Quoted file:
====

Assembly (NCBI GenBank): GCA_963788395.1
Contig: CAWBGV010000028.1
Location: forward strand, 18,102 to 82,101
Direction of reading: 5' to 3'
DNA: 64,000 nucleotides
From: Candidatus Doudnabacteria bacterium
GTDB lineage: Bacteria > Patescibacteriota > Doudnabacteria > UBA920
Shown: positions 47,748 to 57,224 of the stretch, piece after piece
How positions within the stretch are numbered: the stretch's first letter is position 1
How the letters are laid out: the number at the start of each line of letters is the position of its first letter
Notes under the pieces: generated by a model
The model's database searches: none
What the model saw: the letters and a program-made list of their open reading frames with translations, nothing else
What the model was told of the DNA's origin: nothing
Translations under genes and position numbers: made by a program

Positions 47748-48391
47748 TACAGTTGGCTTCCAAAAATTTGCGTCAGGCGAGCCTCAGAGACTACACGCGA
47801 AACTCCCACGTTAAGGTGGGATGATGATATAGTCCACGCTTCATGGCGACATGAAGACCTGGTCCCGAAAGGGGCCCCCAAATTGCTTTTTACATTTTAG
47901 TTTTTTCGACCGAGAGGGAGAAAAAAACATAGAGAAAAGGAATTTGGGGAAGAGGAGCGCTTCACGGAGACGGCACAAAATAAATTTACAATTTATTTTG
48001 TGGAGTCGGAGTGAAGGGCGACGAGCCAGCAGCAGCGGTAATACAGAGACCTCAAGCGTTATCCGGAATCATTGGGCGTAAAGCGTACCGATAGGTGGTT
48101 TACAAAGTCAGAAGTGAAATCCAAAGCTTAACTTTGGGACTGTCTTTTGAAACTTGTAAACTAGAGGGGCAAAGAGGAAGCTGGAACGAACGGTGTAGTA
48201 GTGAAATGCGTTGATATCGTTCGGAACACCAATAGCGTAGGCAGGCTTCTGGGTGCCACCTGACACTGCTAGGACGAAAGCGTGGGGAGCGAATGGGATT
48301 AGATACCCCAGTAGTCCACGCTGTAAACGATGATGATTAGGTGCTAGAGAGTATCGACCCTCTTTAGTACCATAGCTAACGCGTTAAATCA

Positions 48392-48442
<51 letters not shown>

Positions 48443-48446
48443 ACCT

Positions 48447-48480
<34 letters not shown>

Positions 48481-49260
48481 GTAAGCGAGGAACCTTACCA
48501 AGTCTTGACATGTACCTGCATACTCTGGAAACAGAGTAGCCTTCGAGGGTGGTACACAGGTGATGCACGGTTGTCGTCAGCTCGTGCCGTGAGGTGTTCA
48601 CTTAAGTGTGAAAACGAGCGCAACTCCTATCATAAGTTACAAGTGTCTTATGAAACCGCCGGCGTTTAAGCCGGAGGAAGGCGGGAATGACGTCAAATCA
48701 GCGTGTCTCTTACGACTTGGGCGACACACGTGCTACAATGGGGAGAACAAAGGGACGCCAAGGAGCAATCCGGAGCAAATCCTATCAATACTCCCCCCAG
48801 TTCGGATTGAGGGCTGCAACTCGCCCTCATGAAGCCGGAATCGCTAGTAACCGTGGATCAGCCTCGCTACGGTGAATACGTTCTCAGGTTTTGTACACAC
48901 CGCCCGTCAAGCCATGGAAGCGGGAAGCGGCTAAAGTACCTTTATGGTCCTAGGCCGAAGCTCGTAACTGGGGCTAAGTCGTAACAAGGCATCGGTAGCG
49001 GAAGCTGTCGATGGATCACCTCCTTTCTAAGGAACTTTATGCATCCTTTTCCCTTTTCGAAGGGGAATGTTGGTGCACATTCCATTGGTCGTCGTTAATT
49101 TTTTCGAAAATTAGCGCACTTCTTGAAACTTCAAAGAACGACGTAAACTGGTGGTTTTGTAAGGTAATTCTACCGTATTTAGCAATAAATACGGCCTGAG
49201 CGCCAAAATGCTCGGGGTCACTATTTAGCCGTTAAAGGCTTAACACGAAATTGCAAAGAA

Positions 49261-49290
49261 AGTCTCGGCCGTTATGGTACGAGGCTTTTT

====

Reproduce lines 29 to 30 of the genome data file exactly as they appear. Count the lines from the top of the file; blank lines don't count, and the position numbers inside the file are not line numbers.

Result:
<34 letters not shown>

Positions 48481-49260